We have a tenth principle in Lean-Agile Principle, and that is ‘Organize around value.’ That’s the new addition in the principle.
We have a little bit of enhancement in the implementation roadmap. We have Lean Portfolio Management that can be a training that can be done at the beginning when we are training executives, managers, and leaders. There is APSM, which is Agile Product and Solution Management, which is a part of solution management, and that can be done after training the teams and launching the ART. And I believe that it has now been changed to ‘APM.’ We have LPM added in the implementation roadmap when the organization is ready to extend SAFe principles and framework to the portfolio. And then there is Kotter’s accelerate methodology and the way of working towards the end when we want to talk out sustainability.
Why Upgrade to SAFe 5.0?
Nisha Bajaj: Configurations, you know we have Essential configurations, which is the basic the beginning foundation, has Lean-Agile Leadership, has Team and Technical Agility, and at the end Agile Product Delivery, as the three core competencies.
The ten critical ART success factors, as you can see, they are labeled, and these are the ten success factors if we want to have a successful ART in a PI training and business agility around that.
Large Solution SAFe includes the Enterprise Solution Delivery as the competency in the Large Solution level on top of the essentials.
Portfolio SAFe has two competencies, Organization Agility and LPM as two added competencies on top of the train.
Full SAFe has all the seven core competencies that we just discussed.
The one-off topic on Measure and Grow is on the right side of the scaledagileframework.com. This really explains how do we measure the business agility of the organization. If we don’t measure, we cannot improve, and we cannot grow. So, it is a really important topic, and knowing how we can do it.
So, Measure and Grow is the way portfolios evaluate their progress towards business agility and determine their next improvement steps. It is basically all your three areas in every competency. There are seven core competencies that we will measure on the three topics that each one has. It’s 21 factors on the score of 1 to 5. We literally map the 21 factors of your organization with business agility on the score of 1 to 5, and then we draw the map and basically see how the business agility is today in an organization. You definitely want to get to the 5. You may have factors where your organization is 1, where your organization is 2, where is organization is 3. The closer you are to the center, the lesser business agility exists in your organization, and the farther you are, you are better off. So, this is just a way of basically measuring and then planning on how to go from here.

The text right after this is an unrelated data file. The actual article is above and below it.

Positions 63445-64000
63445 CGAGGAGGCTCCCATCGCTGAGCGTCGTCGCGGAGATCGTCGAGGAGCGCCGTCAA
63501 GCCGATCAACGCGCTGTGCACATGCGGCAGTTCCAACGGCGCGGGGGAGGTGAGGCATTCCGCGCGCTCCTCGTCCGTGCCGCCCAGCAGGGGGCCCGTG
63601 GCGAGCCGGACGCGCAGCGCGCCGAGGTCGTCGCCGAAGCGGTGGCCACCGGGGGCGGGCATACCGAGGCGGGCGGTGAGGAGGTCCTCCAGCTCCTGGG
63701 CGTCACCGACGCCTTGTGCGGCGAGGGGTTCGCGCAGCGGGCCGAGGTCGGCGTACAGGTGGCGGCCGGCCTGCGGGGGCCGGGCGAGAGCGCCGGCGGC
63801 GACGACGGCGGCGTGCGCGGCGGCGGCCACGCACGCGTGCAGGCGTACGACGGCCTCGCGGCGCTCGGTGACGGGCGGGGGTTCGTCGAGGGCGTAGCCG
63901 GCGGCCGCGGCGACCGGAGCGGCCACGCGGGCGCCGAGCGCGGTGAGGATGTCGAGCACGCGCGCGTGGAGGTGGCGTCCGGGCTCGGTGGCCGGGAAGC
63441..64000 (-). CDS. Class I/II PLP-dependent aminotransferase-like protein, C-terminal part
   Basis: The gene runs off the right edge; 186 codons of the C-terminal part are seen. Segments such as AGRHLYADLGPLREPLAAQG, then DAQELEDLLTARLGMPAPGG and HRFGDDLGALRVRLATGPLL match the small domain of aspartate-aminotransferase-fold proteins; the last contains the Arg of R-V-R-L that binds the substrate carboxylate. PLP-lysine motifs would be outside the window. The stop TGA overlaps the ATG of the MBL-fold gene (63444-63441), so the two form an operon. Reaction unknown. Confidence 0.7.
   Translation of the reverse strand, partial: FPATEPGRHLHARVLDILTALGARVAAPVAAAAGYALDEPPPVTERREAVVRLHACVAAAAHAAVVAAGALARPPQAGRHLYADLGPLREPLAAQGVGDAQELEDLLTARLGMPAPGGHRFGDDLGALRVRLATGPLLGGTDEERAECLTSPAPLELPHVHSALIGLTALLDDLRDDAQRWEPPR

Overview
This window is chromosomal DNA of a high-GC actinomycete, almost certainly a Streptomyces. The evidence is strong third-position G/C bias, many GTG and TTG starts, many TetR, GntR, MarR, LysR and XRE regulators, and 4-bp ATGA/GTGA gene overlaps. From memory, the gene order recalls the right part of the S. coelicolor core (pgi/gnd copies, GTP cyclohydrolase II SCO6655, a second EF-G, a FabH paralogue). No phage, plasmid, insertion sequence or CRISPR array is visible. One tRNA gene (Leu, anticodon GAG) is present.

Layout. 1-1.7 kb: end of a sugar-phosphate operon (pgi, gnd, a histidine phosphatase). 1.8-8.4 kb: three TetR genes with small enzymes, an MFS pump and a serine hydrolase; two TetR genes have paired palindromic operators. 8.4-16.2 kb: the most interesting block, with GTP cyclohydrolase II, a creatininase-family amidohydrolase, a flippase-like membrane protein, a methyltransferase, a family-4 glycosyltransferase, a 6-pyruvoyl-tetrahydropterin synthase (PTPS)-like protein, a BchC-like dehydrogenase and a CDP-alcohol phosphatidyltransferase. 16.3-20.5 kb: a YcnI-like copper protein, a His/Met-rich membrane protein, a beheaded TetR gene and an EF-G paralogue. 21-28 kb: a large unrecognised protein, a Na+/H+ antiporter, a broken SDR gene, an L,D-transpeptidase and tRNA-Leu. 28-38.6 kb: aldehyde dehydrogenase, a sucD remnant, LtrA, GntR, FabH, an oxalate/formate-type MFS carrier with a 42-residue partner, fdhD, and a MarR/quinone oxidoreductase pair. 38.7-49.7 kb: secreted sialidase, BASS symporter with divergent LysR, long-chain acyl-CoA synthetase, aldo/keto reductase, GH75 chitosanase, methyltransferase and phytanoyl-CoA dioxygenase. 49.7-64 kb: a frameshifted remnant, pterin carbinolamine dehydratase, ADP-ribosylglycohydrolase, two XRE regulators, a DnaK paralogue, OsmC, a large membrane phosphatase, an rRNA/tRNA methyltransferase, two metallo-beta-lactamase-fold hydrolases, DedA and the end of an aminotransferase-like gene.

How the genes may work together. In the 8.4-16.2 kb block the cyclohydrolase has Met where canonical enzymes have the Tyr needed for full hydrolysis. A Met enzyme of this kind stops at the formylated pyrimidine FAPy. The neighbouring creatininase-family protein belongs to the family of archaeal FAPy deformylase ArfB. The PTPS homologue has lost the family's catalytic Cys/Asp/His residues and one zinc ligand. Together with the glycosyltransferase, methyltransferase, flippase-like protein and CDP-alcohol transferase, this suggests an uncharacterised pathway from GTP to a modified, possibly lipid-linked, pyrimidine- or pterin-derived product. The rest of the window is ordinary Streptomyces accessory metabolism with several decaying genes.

Okay, so this is the end of the SAFe 5.0 updates. I think we have a few minutes, and I just want to see if there are any questions that anyone has, and I will try my best to answer those.
Elizabeth Kramer: If there are any questions, you guys can go ahead and send it through the chat right now, and we will answer those as soon as possible.
Nisha Bajaj: The question is, my organization is still showing SAFe 4.6, will it still help to upgrade my certification to SAFe 5.0?
Yes, I would say, it is helpful to upgrade the certification to SAFe 5.0, for a number of reasons.
- It gives you the enhancement and the updates that SAFe 5.0 has.
- Secondly, just by being a Lean-Agile Leader, the thing is that it is our responsibility to keep those updates and enhancements flowing through your organization. So, if there are some concepts that you would be able to take from SAFe 5.0 back to your organization for improvement, I am sure there would be an open channel on upgrading other employees and the processes and the systems on SAFe 5.0
So, this is just me recommending to do it, being a Lean-Agile change agent, that there is evolving every minute, and there is continuous learning every minute. And, it’s just about being agnostic to the new changes and updates that are helping other organizations and definitely would help you too.
Nick Reddin: Great, let’s just give it a second to see if any more questions come in.
It doesn’t look like it, and that’s okay.
So, one thing that we want people to know is that we do a lot of training. You can look at the training calendar on our website american-technology.net/trainings.
I would encourage you to do that, see what training comes up and get your certifications.
We have training happening this weekend with Nisha. She is doing the training in Texas for us, and we are excited about that and have a tremendously large class that she’s going to be working with, so we are excited to see that happen.
So, Nisha, thank you very much for walking us through the information today. I think it was great.
Nisha Bajaj: Thank you, thank you so much.
Nick Reddin: Great, thanks, everybody.
Elizabeth Kramer: Thank you, guys. We’ll see you in the next one.